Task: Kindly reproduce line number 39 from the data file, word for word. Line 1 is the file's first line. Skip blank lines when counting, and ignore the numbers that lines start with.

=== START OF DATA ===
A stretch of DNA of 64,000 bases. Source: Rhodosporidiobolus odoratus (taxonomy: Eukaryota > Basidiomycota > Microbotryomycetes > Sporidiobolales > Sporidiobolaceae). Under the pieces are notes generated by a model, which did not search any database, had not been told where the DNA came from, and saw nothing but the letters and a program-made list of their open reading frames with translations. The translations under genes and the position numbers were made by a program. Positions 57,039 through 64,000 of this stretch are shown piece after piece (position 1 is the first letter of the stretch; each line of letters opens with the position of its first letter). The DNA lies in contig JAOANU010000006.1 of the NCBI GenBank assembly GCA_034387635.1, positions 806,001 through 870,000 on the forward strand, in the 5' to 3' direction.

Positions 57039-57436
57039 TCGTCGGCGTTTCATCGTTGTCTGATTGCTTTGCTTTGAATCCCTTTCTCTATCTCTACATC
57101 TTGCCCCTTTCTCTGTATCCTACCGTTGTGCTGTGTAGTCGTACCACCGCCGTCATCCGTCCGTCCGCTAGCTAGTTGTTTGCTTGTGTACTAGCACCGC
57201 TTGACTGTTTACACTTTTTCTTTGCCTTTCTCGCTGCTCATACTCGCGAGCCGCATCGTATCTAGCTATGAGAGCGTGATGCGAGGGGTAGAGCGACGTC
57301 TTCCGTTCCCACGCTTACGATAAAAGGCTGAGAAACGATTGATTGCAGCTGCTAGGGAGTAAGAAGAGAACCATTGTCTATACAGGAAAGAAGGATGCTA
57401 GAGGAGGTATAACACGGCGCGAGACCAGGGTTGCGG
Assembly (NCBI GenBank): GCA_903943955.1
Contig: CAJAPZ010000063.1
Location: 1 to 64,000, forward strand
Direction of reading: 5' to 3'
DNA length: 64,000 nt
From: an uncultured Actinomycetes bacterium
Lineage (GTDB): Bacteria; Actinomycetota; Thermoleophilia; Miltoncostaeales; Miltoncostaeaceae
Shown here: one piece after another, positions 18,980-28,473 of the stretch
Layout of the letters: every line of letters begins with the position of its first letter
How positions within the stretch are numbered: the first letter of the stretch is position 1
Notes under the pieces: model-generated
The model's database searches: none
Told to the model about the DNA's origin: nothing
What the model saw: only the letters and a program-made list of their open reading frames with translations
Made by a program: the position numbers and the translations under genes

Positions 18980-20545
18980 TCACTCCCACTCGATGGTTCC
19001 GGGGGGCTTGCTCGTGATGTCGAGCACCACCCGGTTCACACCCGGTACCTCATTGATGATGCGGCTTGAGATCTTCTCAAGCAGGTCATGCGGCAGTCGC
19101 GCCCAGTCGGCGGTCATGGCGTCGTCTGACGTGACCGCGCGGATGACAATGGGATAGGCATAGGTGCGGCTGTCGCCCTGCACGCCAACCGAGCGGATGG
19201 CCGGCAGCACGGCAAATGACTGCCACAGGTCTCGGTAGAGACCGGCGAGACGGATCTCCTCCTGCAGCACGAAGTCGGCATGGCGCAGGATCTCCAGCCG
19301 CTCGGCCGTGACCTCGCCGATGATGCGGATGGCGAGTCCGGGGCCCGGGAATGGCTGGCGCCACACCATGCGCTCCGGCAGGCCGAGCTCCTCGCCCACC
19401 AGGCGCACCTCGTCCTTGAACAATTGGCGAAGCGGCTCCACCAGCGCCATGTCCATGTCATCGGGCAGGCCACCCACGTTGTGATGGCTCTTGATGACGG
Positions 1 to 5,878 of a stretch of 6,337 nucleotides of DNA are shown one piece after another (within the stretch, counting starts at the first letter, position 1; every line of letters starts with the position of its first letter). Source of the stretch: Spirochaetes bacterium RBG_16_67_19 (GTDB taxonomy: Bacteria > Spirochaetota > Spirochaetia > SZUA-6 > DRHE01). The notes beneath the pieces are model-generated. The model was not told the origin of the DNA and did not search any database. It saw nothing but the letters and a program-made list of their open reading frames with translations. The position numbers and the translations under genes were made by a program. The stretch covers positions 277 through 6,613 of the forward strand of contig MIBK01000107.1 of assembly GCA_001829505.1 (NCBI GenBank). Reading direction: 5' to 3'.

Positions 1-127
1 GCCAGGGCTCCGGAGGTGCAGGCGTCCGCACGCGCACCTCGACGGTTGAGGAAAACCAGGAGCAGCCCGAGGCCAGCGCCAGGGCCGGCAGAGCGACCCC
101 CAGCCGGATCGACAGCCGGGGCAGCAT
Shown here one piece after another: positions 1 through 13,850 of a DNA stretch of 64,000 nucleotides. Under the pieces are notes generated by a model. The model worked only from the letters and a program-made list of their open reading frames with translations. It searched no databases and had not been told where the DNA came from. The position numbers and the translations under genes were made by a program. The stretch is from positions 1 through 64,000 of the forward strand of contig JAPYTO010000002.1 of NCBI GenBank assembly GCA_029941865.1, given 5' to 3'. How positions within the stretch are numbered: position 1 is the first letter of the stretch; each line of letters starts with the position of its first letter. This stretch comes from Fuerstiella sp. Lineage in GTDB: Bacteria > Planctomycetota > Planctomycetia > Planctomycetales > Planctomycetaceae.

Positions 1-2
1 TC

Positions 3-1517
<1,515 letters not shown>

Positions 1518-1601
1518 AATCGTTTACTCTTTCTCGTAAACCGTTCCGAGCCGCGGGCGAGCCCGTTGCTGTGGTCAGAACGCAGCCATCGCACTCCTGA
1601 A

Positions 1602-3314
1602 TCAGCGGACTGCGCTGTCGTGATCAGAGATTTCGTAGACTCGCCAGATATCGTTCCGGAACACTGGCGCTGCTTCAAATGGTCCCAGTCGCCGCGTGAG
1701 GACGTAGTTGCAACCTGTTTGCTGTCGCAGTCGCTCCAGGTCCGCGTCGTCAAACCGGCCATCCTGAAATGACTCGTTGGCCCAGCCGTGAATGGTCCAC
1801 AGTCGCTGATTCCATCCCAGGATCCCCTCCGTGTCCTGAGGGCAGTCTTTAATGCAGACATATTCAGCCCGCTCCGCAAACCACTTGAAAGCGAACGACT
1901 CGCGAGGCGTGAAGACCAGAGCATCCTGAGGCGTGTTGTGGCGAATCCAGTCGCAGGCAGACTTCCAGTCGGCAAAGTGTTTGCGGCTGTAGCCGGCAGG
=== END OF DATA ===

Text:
Positions 1518-1601